The proteins that accumulate in pathologic lesions of neurodegenerative disorders are thought to be closely associated with neuronal cell damage. However, whether or not the formation of cytoplasmic or nuclear inclusions by expanded polyglutamine (polyQ) is directly toxic to neurons has been controversial to date. We prepared a culture model system in which polyQ tracts were transfected into Neuro2a, cells of neuronal origin, to study novel factors involved in cell toxicity of polyQ tracts to neuronal cells. Pathogenic polyQ tracts of 79 repeats (Q79C) when expressed in cytoplasm of Neuro2a cells changed in their intracellular distribution patterns from homogeneous, via punctate aggregates, to massive aggregates with incubation time. Some polyQ tracts formed nuclear inclusions. Cytoplasmic massive aggregates of Q79C tended to be associated with apoptotic fate of Neuro2a cells. Cells exhibiting cytoplasmic massive inclusions had the highest expression level of polyQ tracts among cells with four patterns of intracellular distribution. The elevation in the expression levels of polyQ tracts was not due to the difference in the initial transfection efficiency. When compared among cells expressing polyQ tracts at similar levels, damages were most remarkable in cells with cytoplasmic massive aggregate in terms of shrunken cellular and nuclear sizes. Cells with the other patterns of polyQ tract distribution such as cytoplasmic homogeneous, cytoplasmic punctate and nuclear inclusions were relatively spared. These data suggest that the severity of cell damages depends on the type of intracellular distribution of polyQ tracts, in addition to the expression level of polyQ tracts.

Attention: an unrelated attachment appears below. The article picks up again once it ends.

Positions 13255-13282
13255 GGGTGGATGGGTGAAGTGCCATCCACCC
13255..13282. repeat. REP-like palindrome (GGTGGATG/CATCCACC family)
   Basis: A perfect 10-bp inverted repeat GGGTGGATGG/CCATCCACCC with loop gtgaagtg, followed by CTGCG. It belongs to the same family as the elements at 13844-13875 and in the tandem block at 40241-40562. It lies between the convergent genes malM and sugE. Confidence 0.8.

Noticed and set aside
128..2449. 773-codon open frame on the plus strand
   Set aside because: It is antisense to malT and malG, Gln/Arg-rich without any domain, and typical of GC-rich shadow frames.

All Science Journal Classification (ASJC) codes
- Pathology and Forensic Medicine
- Clinical Neurology